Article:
100th Infantry Battalion
“The war experience stays with me. It's part of me, and I dream about it at night.”
Takeshi Kitaoka awoke on Dec. 7, 1941 to the sounds of an explosion, followed by another. Outside his Kaimuki home, there was chaos in the sky, with strike planes soaring toward Pearl Harbor and billows of smoke rising over West Oahu. War was unfolding, and Kitaoka knew immediately he would be entangled in it. “I thought to myself, ‘Well, this is it,’ the now 103-year-old said about Japan’s assault. I knew I had to go back to serve."
The war experience stays with me. It's part of me, and I dream about it at night.
Only months earlier, the Hana, Maui native had been honorably released from the Hawaii National Guard, with plans to start a law career that had been put on hold.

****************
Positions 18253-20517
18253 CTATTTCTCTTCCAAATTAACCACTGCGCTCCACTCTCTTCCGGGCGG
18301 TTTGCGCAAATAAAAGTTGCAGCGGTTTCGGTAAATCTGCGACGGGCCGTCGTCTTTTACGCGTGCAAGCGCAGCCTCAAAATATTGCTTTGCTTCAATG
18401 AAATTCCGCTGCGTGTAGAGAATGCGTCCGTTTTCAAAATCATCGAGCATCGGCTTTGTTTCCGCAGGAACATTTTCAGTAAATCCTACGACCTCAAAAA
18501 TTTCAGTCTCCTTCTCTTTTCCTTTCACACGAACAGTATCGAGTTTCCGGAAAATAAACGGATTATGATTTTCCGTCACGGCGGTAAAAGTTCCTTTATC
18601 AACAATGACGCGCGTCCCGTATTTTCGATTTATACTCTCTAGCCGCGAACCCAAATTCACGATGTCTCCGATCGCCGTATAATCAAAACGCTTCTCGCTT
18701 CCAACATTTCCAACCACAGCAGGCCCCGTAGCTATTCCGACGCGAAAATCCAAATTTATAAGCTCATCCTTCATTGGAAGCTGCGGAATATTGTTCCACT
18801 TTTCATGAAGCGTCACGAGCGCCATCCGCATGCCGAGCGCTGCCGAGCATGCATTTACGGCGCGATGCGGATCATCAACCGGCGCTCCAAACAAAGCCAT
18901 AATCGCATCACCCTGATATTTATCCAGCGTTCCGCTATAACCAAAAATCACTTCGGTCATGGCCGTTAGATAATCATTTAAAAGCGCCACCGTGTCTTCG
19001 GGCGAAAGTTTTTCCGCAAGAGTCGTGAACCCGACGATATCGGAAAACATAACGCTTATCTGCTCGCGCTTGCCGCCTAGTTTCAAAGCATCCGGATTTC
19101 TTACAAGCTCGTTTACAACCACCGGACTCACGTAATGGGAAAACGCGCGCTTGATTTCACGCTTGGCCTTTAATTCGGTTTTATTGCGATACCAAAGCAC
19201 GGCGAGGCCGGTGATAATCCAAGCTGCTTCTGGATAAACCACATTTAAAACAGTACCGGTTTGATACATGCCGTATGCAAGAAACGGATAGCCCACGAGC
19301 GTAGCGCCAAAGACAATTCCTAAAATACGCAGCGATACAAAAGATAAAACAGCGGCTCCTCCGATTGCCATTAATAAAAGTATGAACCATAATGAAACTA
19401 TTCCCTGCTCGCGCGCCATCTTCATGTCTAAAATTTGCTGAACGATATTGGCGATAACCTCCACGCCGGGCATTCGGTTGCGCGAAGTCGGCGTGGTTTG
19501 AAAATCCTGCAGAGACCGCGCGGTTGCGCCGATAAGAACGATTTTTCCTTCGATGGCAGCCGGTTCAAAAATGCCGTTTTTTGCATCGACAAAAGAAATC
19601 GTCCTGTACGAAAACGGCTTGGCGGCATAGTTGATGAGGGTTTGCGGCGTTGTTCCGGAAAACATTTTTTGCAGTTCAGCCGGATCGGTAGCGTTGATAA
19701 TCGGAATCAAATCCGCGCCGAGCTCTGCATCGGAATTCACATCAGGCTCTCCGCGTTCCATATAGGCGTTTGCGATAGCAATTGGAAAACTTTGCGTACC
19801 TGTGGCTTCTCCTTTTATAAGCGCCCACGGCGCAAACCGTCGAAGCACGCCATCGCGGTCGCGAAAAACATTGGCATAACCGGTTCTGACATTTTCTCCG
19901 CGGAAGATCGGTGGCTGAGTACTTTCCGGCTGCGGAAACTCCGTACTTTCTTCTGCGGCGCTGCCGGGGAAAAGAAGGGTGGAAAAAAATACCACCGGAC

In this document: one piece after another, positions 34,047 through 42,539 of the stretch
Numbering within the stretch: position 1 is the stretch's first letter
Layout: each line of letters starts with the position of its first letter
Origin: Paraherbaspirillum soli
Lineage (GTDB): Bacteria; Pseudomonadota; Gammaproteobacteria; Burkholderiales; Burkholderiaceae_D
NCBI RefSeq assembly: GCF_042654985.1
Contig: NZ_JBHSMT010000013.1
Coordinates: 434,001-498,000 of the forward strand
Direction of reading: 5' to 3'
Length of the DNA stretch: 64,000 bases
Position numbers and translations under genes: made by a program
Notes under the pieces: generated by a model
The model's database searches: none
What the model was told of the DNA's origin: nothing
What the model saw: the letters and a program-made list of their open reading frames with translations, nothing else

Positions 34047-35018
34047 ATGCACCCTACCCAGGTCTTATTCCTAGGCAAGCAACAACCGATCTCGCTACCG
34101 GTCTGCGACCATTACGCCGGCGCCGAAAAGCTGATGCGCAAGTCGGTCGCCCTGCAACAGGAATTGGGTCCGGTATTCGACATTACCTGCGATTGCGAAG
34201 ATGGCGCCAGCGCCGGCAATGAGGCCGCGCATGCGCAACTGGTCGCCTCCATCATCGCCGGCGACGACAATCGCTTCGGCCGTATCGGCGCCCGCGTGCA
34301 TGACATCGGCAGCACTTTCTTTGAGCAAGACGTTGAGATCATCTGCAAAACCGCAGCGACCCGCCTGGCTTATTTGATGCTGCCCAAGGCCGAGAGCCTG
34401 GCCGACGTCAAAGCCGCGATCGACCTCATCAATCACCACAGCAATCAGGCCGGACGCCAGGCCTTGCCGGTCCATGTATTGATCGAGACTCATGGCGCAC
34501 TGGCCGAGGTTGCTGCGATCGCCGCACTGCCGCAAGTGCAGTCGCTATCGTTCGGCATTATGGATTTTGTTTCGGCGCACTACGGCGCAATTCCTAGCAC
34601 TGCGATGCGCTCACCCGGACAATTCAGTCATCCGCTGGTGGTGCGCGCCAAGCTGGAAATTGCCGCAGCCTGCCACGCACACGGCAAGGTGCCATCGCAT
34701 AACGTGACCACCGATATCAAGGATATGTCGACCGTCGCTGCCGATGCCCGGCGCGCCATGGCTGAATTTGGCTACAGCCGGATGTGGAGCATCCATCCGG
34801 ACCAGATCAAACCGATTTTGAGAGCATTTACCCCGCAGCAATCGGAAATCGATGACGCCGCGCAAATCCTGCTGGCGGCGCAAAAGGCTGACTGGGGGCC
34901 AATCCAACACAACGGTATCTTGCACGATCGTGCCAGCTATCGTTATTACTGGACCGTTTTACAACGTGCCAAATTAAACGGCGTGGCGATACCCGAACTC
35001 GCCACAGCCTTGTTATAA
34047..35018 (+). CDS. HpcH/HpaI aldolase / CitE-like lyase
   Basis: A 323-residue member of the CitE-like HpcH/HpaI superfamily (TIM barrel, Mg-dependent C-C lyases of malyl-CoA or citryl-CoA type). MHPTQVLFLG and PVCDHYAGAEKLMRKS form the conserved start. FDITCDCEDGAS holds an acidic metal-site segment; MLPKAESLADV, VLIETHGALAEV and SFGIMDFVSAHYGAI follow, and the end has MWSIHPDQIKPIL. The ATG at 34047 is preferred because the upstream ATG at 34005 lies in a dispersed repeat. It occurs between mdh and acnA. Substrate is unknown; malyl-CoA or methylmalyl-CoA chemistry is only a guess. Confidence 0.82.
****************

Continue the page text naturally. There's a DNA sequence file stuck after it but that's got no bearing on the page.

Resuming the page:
But those early-morning bombs, which drew the United States into World War II, sent Kitaoka on a mission alongside other Nisei soldiers that ultimately would alter both the course of world history and the destiny of Japanese Americans.
Reflecting on what transpired more than seven decades ago, Kitaoka, who became a judge after his service in the 100th Battalion, says he never set out to become a war hero or a crusader against injustice. Rather, like thousands of other Japanese American soldiers who served during World War II, he focused on one goal — to honor his family and country.
Although World War II may seem distant to younger generations, Kitaoka believes it’s important for everyone to understand the past, because Nisei soldiers paved a better path for Japanese Americans, not just during their day, but for future generations.
“Hawaii had changed because of us,” he says.
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